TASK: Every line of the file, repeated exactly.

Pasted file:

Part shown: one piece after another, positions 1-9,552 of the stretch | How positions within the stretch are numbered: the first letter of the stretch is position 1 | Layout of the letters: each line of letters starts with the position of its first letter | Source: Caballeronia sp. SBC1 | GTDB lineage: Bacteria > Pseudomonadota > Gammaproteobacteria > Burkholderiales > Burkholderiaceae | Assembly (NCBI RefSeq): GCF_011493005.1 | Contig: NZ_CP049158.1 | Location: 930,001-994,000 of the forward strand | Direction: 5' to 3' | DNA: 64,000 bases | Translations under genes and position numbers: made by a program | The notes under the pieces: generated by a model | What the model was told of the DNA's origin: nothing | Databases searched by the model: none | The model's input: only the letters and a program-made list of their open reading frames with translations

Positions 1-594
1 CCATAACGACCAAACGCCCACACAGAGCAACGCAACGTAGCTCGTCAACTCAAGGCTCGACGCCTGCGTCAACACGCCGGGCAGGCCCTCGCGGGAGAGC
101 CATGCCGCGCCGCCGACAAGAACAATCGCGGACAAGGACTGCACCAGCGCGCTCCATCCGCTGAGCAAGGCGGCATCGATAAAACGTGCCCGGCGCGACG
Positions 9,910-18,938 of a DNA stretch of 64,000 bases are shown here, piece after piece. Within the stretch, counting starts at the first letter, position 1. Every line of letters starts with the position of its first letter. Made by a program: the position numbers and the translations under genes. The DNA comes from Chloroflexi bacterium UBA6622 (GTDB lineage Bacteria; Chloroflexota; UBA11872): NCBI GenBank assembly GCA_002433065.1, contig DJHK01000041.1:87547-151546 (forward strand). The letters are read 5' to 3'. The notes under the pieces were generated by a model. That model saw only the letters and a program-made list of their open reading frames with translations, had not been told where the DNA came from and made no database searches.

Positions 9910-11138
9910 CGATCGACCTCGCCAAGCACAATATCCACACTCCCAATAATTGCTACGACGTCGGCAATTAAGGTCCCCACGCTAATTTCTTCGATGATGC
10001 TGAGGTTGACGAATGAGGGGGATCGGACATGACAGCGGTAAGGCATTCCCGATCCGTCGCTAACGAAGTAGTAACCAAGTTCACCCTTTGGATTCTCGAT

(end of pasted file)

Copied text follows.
Part shown: one piece after another, positions 1-9,552 of the stretch | How positions within the stretch are numbered: the first letter of the stretch is position 1 | Layout of the letters: each line of letters starts with the position of its first letter | Source: Caballeronia sp. SBC1 | GTDB lineage: Bacteria > Pseudomonadota > Gammaproteobacteria > Burkholderiales > Burkholderiaceae | Assembly (NCBI RefSeq): GCF_011493005.1 | Contig: NZ_CP049158.1 | Location: 930,001-994,000 of the forward strand | Direction: 5' to 3' | DNA: 64,000 bases | Translations under genes and position numbers: made by a program | The notes under the pieces: generated by a model | What the model was told of the DNA's origin: nothing | Databases searched by the model: none | The model's input: only the letters and a program-made list of their open reading frames with translations

Positions 1-594
1 CCATAACGACCAAACGCCCACACAGAGCAACGCAACGTAGCTCGTCAACTCAAGGCTCGACGCCTGCGTCAACACGCCGGGCAGGCCCTCGCGGGAGAGC
101 CATGCCGCGCCGCCGACAAGAACAATCGCGGACAAGGACTGCACCAGCGCGCTCCATCCGCTGAGCAAGGCGGCATCGATAAAACGTGCCCGGCGCGACG
Positions 9,910-18,938 of a DNA stretch of 64,000 bases are shown here, piece after piece. Within the stretch, counting starts at the first letter, position 1. Every line of letters starts with the position of its first letter. Made by a program: the position numbers and the translations under genes. The DNA comes from Chloroflexi bacterium UBA6622 (GTDB lineage Bacteria; Chloroflexota; UBA11872): NCBI GenBank assembly GCA_002433065.1, contig DJHK01000041.1:87547-151546 (forward strand). The letters are read 5' to 3'. The notes under the pieces were generated by a model. That model saw only the letters and a program-made list of their open reading frames with translations, had not been told where the DNA came from and made no database searches.

Positions 9910-11138
9910 CGATCGACCTCGCCAAGCACAATATCCACACTCCCAATAATTGCTACGACGTCGGCAATTAAGGTCCCCACGCTAATTTCTTCGATGATGC
10001 TGAGGTTGACGAATGAGGGGGATCGGACATGACAGCGGTAAGGCATTCCCGATCCGTCGCTAACGAAGTAGTAACCAAGTTCACCCTTTGGATTCTCGAT